Business aims to
reduce cost of online
shipping to Hawaii
OVERCHARGED for shipping an online purchase one too many times, computer engineer, home remodeler and online shopper Andrew Riehemann came up with a business model in which Hawaii's online shoppers could both combine and lighten the load.
ShipToHawaii LLC was established as a membership service designed to save shoppers 30 percent to 70 percent on shipping costs for purchases.
Those charges can be the bane of the online shopper's existence.
Some e-commerce sites ship free to Hawaii, but some that ship free to the contiguous 48 ice out states 49 and 50, charging rates equal to arms, legs and first-born children.
Riehemann is a new dad who has grown rather fond of his 20-month-old.
ShipToHawaii members' online purchases are first shipped to a Lynden Air Freight Inc. warehouse in Phoenix with a coded address. The parcels are consolidated and sent to Lynden's Honolulu warehouse on the next available flight. ShipToHawaii then notifies members their parcels are ready for pick up at its site near the airport.
Customers making purchases from e-commerce businesses registered in the state of California must pay 8 percent tax, Riehemann explained. "I didn't want our customers to pay another tax."
Members using e-commerce sites that ship free to mainland states would be paying for shipping only between Phoenix and Honolulu. The service is available only on Oahu right now, but Riehemann hopes to expand.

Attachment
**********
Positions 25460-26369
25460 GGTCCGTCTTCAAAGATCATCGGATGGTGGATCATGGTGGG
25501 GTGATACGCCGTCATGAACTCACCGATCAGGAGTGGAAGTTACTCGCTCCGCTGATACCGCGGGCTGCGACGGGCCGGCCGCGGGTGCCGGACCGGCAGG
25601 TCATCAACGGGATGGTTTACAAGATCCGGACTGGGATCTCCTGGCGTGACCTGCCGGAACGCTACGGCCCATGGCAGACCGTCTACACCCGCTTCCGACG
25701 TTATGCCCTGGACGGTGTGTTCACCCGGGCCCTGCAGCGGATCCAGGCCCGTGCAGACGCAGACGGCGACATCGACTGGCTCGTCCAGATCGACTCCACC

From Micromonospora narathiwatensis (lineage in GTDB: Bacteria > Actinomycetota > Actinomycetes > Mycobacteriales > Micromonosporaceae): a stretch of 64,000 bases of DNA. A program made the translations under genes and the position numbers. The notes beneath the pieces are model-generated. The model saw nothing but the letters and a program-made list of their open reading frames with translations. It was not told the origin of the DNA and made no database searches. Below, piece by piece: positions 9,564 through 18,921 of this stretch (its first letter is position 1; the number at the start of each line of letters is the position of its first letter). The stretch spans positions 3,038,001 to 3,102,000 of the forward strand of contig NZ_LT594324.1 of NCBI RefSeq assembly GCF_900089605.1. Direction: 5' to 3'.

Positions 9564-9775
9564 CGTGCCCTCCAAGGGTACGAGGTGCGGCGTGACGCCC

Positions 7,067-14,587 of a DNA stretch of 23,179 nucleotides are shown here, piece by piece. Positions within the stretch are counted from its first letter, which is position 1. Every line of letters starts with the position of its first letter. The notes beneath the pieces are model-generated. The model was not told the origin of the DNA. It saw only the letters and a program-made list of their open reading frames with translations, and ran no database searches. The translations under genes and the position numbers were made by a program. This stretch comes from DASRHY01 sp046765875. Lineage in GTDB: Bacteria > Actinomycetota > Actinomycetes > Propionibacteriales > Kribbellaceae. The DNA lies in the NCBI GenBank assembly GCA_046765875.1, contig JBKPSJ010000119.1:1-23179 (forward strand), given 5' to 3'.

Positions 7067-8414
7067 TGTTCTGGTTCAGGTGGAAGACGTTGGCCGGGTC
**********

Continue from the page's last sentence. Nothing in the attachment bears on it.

It's hardly the first time necessity has been the mother of invention.
The idea was born after Riehemann was shopping online and found a large fan to help complete a home remodeling project last year.
The fan weighed 35 pounds and cost $400. Shipping it to Hawaii would cost $135. Shipping it to his father-in-law in Utah would only cost $8. The father-in-law was coming to the islands to help him install it, so he could just bring it as checked luggage, right? Wrong.
The package was too large and would incur extra airline charges.
Riehemann "bit the bullet," and got to thinking. He then got to researching and found "nobody was doing air freight consolidation" for small businesses or online shoppers.
"What I wanted to do was come up with a larger concept that anybody could use or take advantage of, whether a resident or a large business," he said.
Annual membership fees range from $20 for individuals to $75 for a small business or hobbyist, entitling each to ship up to 600 pounds a year. Large businesses pay $150 for unlimited shipping.
The prices don't include the shipping costs between Arizona and Honolulu. A 35-pound package about the size of a shoe box would cost $36.75.
Riehemann collects the membership fees while the shipping charges cover Lynden's expenses.
"I wanted to come in with the lowest rate so nobody could compete," Riehemann said.
Saving on shipping costs this way "does add an additional layer," and more time, Riehemann said. "What we were trying to do was provide, number one, a friendly face to work with and a trusted carrier," Riehemann said.
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Erika Engle is a reporter with the Star-Bulletin. Call 529-4302, fax 529-4750 or write to Erika Engle, Honolulu Star-Bulletin, 500 Ala Moana Blvd., No. 7-210, Honolulu, HI 96813. She can also be reached at: firstname.lastname@example.org